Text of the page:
Here’s how a Bermuda Race veteran of long ago described his first steps when he staggered ashore after a Thrash to the Onion Patch: “We made tracks for the yacht club, and now, at last, with one foot on the rail of the Royal Bermuda Yacht Club bar, we might truly be said to have reached our goal.”
And so it was again this year. When the boats poured into Hamilton Harbour a day earlier than usual, the crews made tracks for the RBYC and its open-air bar where, over libations, they told their sea stories. There were plenty of tales of knockdowns and blown-out sails, but the story that topped them all concerned Kodiak’s encounter with a shark, which hung up first on the keel and then on the rudder before it broke in half.
Despite those and other edgy moments, this Bermuda Race fleet often felt enchanted. Everybody had thrilling stories of reaching at top speed for two days straight, often through fields of phosphorescence. “An out-of-body experience” is how Larry Glenn, skipper of the J-44 Runaway, described the voyage. “It was a very, very unusual race – in fast cool dry air, and it was a great ride. Can you imagine a J-44 finishing near Bolero’s record?” Yes indeed, Runaway’s time was just five hours shy of the 73-foot yawl’s 1956 elapsed time record of a little over 70 hours.
“That’s a lot,” said Larry, “and it was exhausting.”
The Right Things to Do
Amid the celebrations for this sensational sprint and for the great boat that won it (Carina has now equaled Finisterre’s record of three Lighthouse Trophies), the 2012 Newport Bermuda Race produced examples of responsible seamanship. On Sunday night, two race boats went to the aid of a competitor, Seabiscuit, one of whose sailors was suffering from complications of dehydration and needed to be evacuated. The fact that the sailor, Nate Owen, was picked up by a cruise ship doesn’t minimize the heroic efforts of the crews of Spirit of Bermuda and Flying Lady, or of his shipmate, Jonathan Green. Flying Lady’s owner, Phillip Dickey, explained his efforts very simply: “It was the right thing to do.” It’s also mandated by law, starting with Racing Rule 1.1 (“A boat or competitor shall give all possible help to any person or vessel in danger”) and including U.S. and international statutes.
The long night of concern for Owen ended with Owen in the cruise ship under professional medical care and the three yachts continuing the race. RBYC Commodore Jonathan Brewin called Green early Monday morning to express his concern about his state of mind after his harrowing experience. Green replied brightly, “I’m just fine. The boat’s making 9 knots!” He finished the race. Although she had a smaller crew than the one she started with, she was an official finisher because the International Jury decided, sensibly, that the loss was due to an injury.
Subsequently, the race organizers awarded citations for exemplary seamanship to Flying Lady, Seabiscuit, and Spirit of Bermuda, replica of a working three-masted schooner in the new Spirit of Tradition Division.
Another “right thing to do” contribution to safety must be mentioned. On the Sunday before the start, Tom Tobin, co-skipper of Inisharon, identified a conflict between Garmin chart plotters and AIS-triggered Kannad SafeLink crewoverboard alarms that caused the plotters to shut down. His assiduous work over the next two days resulted in Garmin’s sending three technicians to Newport to provide necessary software upgrades.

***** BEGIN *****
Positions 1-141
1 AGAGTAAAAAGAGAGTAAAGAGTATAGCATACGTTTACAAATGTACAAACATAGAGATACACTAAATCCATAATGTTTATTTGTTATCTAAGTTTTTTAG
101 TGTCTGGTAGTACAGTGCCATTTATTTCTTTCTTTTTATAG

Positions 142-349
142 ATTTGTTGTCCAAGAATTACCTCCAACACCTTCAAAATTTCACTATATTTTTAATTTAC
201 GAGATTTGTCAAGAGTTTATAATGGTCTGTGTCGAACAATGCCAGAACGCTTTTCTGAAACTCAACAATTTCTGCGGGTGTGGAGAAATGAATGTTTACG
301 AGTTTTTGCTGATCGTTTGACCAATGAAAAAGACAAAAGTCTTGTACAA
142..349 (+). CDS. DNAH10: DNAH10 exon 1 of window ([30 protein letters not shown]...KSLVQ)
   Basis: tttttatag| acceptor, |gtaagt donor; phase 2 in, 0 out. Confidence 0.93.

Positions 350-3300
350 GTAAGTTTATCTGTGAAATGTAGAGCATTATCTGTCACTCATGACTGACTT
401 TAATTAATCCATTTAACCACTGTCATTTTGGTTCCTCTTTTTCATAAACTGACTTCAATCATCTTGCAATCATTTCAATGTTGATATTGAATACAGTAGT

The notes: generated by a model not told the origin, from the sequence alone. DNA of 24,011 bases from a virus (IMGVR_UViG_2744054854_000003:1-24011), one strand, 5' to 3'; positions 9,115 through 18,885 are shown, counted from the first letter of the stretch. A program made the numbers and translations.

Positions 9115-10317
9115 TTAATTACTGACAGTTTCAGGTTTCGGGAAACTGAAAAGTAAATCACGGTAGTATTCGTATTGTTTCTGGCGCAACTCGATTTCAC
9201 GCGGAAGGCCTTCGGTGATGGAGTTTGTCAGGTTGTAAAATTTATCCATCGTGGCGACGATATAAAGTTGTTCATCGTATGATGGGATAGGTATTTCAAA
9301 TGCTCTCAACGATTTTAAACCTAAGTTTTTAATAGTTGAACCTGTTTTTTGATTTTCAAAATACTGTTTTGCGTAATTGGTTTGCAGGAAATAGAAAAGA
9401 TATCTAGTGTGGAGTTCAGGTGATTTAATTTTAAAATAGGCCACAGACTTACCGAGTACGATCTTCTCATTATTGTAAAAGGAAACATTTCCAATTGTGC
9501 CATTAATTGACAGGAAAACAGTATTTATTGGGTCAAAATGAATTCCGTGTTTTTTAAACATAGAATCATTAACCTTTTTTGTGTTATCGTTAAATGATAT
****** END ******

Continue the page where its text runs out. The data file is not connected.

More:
Spirit of Bermuda was just one of four wooden boats in the race. Running into the crew of the 83-year-old, 52-foot yawl Dorade, I asked, “Was it a wet race?” The answer was this: “There was water everywhere! And those vents really work!”
“Those vents” are the air scoops rising from a box of baffles that Rod Stephens designed for his family’s boat in 1930. These ventilators revolutionized ocean sailing by letting the air into the cabin and keeping the water out, thereby making the boat habitable even when water’s flying around. The vents were immediately baptized with the name of the boat where they were first employed – and she was Dorade.
Two other woodies from the pre-World War III days of Sparkman & Stephens were in the race, Henry May’s New York 32 sloop Isla and Joe Robillard’s 68-foot yawl Black Watch. The best result by a wooden boat was Black Watch’s win in Class 6. This elegant classic was sailed with classic cunning by an experienced crew: “Our strategy was to go fast the first two days toward the island and see what we found when we got down there,” said Robillard. This strategy left them open-minded for the new conditions that swept in with the surprise pop-up low coming north from Bermuda. With her long waterline and yawl rig, Black Watch was optimized for reaching with five sails set – a good setup for this very unusual Bermuda Race.
Besides their appearance, the woodies had one very important thing in their favor: silence. The new carbon and fiberglass boats were like drums with waves beating on their decks and topsides. Alan Block reported from the hot Decision (top boat in the Onion Patch Series), “We’ve been averaging somewhere north of 13.5 knots for most of the trip, with a top speed just under 20, and it is loud, wet, difficult, and massively rewarding.”
For some of us, there are more rewards in quiet. The woodies may have been slower, but they’re blessed with natural fibre soundproofing. Said Black Watch’s navigator, Peter Rugg, “I’d forgotten how quiet a wooden boat is down below when you’re sailing in rough weather.”
May quiet reign over the Newport Bermuda Race until 2014.